Saudi Arabia is currently pumping 10.7 million b/d, energy minister Khalid al-Falih told reporters Wednesday, near its all-time high.
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The kingdom, under pressure from the US to raise crude output to cool rising prices, produced an average of 10.42 million b/d in August, according to figures it self-reported to OPEC last month.
Asked what Saudi Arabia plans to produce in November, when US sanctions on Iran are set to go into force, Falih initially demurred, saying it would be dependent on demand. However, he later said November output would be "slightly higher" than October's, which he said would average about 10.7 million b/d.
Speaking at the Russia Energy Week forum in Moscow, Falih said he saw oil market fundamentals as "very healthy," with inventories building since June.
"There is not a single customer who has requested a barrel since June that hasn't been supplied," he said.
He rejected criticism from US President Donald Trump that OPEC was not doing enough to prevent high oil prices, which have hit four-year highs in recent days.
Falih cited output increases by the UAE and Iraq in declaring that OPEC and its partners were "responsive to meeting demand today."
OPEC, Russia and nine other countries have pledged to reduce overcompliance with production cuts that have been in force since January 2017, which they say will result in a 1 million b/d output rise from May levels. In Algiers on September 23, the coalition said it was some 500,000-600,000 b/d short of the goal.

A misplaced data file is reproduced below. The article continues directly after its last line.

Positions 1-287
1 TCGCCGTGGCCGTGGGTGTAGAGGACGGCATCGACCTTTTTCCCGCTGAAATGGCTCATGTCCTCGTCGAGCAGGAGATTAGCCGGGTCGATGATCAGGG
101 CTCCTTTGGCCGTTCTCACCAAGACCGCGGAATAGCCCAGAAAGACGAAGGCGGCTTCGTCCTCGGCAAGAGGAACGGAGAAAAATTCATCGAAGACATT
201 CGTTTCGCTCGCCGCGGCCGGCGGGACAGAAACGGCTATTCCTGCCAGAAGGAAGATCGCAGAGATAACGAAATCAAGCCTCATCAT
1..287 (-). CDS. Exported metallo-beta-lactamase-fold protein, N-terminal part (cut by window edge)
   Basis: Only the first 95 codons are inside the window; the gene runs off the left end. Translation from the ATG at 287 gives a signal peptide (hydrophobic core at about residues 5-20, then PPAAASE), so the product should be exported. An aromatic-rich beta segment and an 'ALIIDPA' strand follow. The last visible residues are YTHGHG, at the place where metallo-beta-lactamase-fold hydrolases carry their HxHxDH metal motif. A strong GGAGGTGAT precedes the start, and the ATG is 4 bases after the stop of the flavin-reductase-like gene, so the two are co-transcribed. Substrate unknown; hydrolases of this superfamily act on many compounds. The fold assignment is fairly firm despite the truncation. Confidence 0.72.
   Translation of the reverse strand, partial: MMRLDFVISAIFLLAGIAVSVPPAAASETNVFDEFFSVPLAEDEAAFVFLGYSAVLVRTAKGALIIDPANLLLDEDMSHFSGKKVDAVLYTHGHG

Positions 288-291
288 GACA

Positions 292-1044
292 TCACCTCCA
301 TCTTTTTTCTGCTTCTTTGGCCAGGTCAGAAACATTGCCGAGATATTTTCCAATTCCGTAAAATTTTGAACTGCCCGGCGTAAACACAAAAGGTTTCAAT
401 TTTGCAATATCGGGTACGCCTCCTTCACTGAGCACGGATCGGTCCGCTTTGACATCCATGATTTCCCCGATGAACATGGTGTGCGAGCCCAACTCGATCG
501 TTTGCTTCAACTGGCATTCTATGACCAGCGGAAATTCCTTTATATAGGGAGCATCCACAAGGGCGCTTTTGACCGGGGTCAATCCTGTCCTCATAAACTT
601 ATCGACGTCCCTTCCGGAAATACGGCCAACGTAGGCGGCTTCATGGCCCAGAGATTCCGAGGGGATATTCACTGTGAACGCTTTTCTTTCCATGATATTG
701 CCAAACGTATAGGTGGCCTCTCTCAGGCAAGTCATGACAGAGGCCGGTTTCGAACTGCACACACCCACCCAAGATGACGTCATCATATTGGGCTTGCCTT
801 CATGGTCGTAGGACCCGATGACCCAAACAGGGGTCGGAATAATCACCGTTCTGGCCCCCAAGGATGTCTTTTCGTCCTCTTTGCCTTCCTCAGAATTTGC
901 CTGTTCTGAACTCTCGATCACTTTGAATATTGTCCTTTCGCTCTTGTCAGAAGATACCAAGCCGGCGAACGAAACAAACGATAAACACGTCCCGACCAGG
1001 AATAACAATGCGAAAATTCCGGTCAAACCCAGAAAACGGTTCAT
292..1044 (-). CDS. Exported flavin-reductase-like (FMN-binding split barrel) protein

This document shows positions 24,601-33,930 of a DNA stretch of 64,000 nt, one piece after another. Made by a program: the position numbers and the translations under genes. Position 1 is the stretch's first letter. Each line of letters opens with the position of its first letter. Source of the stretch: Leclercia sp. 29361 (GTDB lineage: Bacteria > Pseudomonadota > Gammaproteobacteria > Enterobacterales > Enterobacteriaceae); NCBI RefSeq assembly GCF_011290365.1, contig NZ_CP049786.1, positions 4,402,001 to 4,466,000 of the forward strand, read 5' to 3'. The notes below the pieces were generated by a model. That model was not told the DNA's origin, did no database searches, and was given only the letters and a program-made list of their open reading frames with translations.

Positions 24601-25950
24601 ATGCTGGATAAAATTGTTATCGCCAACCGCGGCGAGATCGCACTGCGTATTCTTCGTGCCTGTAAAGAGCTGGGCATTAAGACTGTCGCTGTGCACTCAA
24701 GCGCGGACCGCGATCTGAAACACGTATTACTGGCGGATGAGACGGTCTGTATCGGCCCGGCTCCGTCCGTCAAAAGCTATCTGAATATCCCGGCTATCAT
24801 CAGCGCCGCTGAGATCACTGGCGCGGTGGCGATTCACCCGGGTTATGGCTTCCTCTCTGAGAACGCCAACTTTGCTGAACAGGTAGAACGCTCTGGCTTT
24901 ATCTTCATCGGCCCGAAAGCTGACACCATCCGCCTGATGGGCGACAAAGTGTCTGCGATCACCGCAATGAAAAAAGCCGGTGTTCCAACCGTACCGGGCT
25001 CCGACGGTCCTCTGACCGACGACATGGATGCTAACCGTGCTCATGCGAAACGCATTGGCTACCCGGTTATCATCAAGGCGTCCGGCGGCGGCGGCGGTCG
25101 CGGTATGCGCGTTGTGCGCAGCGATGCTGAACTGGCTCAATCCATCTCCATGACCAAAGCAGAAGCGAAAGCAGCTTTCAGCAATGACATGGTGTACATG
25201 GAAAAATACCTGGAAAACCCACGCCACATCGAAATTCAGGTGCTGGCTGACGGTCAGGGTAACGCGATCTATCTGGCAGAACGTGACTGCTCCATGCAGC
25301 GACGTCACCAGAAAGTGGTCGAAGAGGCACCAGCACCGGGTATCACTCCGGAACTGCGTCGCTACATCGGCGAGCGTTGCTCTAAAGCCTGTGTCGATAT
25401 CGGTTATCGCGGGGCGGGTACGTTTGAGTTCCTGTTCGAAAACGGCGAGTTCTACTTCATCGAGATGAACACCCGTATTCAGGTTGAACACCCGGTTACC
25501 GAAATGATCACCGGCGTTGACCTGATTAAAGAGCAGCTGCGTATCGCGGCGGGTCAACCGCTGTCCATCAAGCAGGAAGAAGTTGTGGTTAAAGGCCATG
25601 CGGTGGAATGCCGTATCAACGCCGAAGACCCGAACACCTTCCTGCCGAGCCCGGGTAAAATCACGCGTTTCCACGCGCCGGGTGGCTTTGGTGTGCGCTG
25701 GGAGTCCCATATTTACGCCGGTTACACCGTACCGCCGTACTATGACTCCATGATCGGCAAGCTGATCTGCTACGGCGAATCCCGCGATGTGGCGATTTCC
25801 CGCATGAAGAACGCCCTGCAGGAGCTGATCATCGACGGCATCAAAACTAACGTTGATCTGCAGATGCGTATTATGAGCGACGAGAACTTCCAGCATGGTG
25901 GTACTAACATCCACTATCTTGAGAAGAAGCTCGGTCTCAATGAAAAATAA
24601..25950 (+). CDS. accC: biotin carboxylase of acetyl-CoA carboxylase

Once the US sanctions on Iran go into effect November 5, S&P Global Platts Analytics expects Iranian crude and condensate exports to fall to 1.1 million b/d, and to 800,000 b/d by the fourth quarter of 2019, down from 2.91 million b/d in April.
The highest Saudi Arabia has reported producing across a month was 10.72 million b/d in November 2016.
The world's largest crude exporter has said it can pump up to 12.5 million b/d, including 500,000 b/d from the currently shuttered Neutral Zone that it shares with Kuwait. Saudi Arabia is seen as the market's primary swing producer, as it holds most of the world's spare output capacity.
Falih said he holds weekly conversations with Russian counterpart Alexander Novak to align their oil production policy.
Earlier Wednesday, Novak said Russian oil production, which hit a record high of 11.356 million b/d in September, still had the potential for further growth, though he would not specify how much.
Russia "will increase [production] if needed," he said.
--Edited by Jonathan Dart, email@example.com